What we DO have data on is whether parents think they have low milk supply. It’s vitally important here that you understand me- I am not, not, NOT saying these parents are making things up. I’m not saying low milk supply is a myth. I’m not blaming anyone, I’m not casting doubt, I’m not accusing anyone of lying. I’m simply talking about how many parents in the United States have reported that they didn’t make enough milk for their baby.
- Studies in 2005 and 2009 found that the #1 reported reason for weaning is low milk supply (Wambach, K.,Campbell, S. H.,Gill, S. L., Dodgson, J. E., Abiona,T.C., & Heinig, M. J. (2005). Clinical lactation practice: 20 years of evidence. Journal of Human Lactation, 21, 245-258.) and (Mercer, J. & Thulier, D. (2009) Variables associated with breastfeeding duration. The journal of obstetric, gynecologic, & neonatal nursing. 38 (3), 259-268.)
- A 1994 national study of WIC participants found that 55% of respondents felt they didn’t make enough milk for their babies, and 34% reported that their milk supply was low in the first month of baby’s life (Fein, S., Grummer-Strawn, L., Labiner-Wolfe, J., Scanlon, K., & Shealy, K. (2008). Characteristics of breastfeeding practices among US mothers. Pediatrics, 122, s50-s55.)
- A 2005 survey of parents who stopped breastfeeding found that 45.5% of parents said they didn’t make enough milk, but only 11.7% of respondents reported that a health professional said baby wasn’t gaining well (Ahluwalia, I., Hsia, J., & Morrow, B. (2005) Why do women stop breastfeeding? Findings from the Pregnancy Risk Assessment and Monitoring System. Pediatrics, 116 (6), 1408-1413.)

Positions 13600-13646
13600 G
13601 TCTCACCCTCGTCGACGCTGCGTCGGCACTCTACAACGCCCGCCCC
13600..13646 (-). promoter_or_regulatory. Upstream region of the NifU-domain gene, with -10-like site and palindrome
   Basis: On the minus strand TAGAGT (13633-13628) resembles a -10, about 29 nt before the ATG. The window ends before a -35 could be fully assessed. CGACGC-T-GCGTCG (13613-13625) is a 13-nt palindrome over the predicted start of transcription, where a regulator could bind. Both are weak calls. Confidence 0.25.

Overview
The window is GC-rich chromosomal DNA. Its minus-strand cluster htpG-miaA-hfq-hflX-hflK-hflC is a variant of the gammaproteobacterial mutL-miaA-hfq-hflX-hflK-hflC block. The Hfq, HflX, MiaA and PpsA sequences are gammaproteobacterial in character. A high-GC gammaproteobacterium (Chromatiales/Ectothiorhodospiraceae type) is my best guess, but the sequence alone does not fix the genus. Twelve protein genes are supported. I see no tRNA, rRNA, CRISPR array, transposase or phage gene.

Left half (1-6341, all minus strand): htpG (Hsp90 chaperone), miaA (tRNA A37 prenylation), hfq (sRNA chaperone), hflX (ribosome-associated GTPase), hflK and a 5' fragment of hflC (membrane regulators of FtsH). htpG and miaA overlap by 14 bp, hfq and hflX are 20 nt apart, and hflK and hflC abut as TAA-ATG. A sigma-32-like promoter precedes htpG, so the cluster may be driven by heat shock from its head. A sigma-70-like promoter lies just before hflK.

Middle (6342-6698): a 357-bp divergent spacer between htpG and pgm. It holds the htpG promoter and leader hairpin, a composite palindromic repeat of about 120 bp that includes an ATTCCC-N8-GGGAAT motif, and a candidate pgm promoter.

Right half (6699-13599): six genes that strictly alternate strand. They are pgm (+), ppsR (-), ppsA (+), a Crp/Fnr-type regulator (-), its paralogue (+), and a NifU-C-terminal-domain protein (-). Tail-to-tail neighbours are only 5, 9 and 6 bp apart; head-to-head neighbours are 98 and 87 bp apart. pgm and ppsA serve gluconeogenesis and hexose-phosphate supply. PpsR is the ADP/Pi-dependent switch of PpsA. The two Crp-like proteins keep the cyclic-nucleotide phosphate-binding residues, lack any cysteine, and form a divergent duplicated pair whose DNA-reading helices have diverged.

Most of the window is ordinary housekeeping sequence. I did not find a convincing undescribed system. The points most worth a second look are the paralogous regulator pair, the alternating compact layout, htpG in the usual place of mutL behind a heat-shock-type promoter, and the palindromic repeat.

- A worldwide study found that approximately 35% of parents report that they weaned because they didn’t make enough milk, and between 30-80% of ALL nursing parents report not making enough milk at some point (Gatti, L. (2008) Maternal perceptions of insufficient milk supply in breastfeeding. Journal of Nursing Scholarship, 40 (4). 355-363.)
Do you see how none of these survey results are jiving with that mythical 5% figure? The studies above report low milk supply concerns in a huge percentage of nursing families. This is a problem. A massive problem. What on earth is going on here? If the 5% is correct (and again, I don’t think it is) then where are the other reported 30-75% coming from?
Let’s dig deeper.
upcoming posts in the low milk supply series
In part 2 of this series, I’ll be discussing breastfeeding data sources from 1948 to present day and what it can teach us about low milk supply. Did you know that MOST of the data we have from breastfeeding parents in the USA is thanks to infant formula companies?
In part 3, we’ll talk about health care providers and what they know about milk production and insufficient milk supply- and why this matters.
In part 4 (which may need to grow into part 4, 5 and 6) we’ll delve into what parents know about milk production, what they hear about milk supply, and what symptoms make them suspect low milk supply.
Stick with me, folks. It’s gonna be a long, bumpy, milky ride. If you want to take the trip with me, you can subscribe to my blog via email here.